Core Competencies in Genetics
At a minimum, each healthcare provider should be able to:
a. examine one’s competence of practice on a regular basis, identifying areas of strength and areas where professional development related to genetics and genomics would be beneficial;
b. understand that health-related genetic information can have important social and psychological implications for individuals and families; and
c. know how and when to make a referral to a genetics professional.
1.1 Understand basic human genetics terminology.
1.2 Understand the basic patterns of biological inheritance and variation, both within families and within populations.
1.3 Understand how identification of disease-associated genetic variations facilitates development of prevention, diagnosis and treatment options.
1.4 Understand the importance of family history (minimum three generations) in assessing predisposition to disease.
1.5 Understand the interaction of genetic, environmental and behavioral factors in predisposition to disease, onset of disease, response to treatment and maintenance of health.
1.6 Understand the difference between clinical diagnosis of disease and identification of genetic predisposition to disease (genetic variation is not strictly correlated with disease manifestation).
1.7 Understand the various factors that influence the client’s ability to use genetic information and services, for example, ethnicity, culture, related health beliefs, ability to pay and health literacy.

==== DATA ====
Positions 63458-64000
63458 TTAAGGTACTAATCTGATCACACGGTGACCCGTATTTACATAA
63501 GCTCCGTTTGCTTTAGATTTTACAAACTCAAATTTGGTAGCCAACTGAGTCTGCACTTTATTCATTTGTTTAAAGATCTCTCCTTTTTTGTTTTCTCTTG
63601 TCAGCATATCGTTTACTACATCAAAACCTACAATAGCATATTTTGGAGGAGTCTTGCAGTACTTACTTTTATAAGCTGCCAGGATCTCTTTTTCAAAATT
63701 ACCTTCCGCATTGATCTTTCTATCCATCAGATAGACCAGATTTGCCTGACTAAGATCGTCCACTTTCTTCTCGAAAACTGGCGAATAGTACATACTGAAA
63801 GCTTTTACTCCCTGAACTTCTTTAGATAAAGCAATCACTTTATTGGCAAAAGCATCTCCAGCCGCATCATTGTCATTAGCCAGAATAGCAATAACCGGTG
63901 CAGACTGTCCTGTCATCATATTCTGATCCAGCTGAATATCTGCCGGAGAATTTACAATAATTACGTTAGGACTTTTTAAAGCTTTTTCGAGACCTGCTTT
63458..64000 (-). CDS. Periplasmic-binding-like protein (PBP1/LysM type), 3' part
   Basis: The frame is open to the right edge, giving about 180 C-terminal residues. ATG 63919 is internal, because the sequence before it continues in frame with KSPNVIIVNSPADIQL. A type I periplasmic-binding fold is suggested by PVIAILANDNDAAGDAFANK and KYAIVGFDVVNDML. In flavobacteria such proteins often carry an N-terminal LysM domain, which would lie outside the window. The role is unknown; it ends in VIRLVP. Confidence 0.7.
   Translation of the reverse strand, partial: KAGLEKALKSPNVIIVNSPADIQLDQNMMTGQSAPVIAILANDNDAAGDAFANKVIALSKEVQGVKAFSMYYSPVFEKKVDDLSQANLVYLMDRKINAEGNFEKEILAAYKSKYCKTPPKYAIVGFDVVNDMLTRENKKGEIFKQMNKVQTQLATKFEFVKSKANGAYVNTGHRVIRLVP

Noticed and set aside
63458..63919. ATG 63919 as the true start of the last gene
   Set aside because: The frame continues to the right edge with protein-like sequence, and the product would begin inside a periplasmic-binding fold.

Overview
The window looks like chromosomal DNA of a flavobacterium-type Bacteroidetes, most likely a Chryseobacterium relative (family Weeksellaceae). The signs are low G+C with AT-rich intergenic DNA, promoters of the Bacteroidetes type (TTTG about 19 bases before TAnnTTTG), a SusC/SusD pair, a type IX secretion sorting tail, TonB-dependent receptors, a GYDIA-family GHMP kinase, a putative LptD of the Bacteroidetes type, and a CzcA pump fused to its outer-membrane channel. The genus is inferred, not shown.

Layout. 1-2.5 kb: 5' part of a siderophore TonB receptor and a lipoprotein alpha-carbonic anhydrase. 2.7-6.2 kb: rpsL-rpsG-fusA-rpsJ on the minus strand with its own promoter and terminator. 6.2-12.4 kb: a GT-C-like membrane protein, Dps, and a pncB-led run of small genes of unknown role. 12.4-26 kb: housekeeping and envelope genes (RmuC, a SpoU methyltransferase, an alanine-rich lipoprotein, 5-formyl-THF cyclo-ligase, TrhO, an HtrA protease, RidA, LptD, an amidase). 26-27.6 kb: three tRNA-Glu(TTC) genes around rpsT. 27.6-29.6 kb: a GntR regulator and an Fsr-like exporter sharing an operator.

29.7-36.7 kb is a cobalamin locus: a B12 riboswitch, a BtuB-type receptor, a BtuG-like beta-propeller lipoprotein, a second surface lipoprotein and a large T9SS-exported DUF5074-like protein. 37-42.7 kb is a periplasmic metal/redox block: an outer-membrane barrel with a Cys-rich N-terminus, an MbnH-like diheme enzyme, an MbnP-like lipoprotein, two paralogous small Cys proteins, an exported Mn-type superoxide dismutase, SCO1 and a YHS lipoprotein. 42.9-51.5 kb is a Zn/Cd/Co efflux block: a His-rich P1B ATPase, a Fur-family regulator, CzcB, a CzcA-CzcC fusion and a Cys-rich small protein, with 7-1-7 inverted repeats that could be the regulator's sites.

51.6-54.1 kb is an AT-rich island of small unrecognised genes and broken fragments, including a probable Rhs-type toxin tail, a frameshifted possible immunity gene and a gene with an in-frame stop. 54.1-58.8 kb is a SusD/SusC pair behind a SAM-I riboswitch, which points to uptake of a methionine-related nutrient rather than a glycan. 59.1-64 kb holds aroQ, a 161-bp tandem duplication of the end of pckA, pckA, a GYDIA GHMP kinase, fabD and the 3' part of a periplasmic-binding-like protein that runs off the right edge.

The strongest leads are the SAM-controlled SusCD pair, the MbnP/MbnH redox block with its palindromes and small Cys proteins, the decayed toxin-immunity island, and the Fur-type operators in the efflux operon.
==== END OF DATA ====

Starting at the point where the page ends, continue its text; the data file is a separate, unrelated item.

1.8 Understand the potential physical and/or psychosocial benefits, limitations and risks of genetic information for individuals, family members and communities.
1.9 Understand the resources available to assist clients seeking genetic information or services, including the types of genetic professionals available and their diverse responsibilities.
1.10 Understand the ethical, legal and social issues related to genetic testing and recording of genetic information (e.g., privacy and the potential for genetic discrimination in health insurance and employment).
1.11 Understand one's professional role in the referral to or provision of genetics services, and in follow-up for those services.
2.1 Gather genetic family history information, including at minimum a three-generation history.
2.2 Identify and refer clients who might benefit from genetic services or from consultation with other professionals for management of issues related to a genetic diagnosis.
2.3 Explain effectively the reasons for and benefits of genetic services.
2.4 Use information technology to obtain credible, current information about genetics.
2.5 Ensure that the informed-consent process for genetic testing includes appropriate information about the potential risks, benefits and limitations of the test in question.
3.1 Appreciate the sensitivity of genetic information and the need for privacy and confidentiality.
3.2 Seek coordination and collaboration with an interdisciplinary team of health professionals.
Competencies that delineate the components of the genetic counseling process are not expected of all healthcare providers. Clinicians should, however, be able to facilitate the genetic counseling process and prepare clients and families for what to expect, communicate relevant information to the genetics team, and follow up with the client after genetic services have been provided. Those healthcare providers who choose to provide genetic counseling services to their clients should be able to perform all components of the process.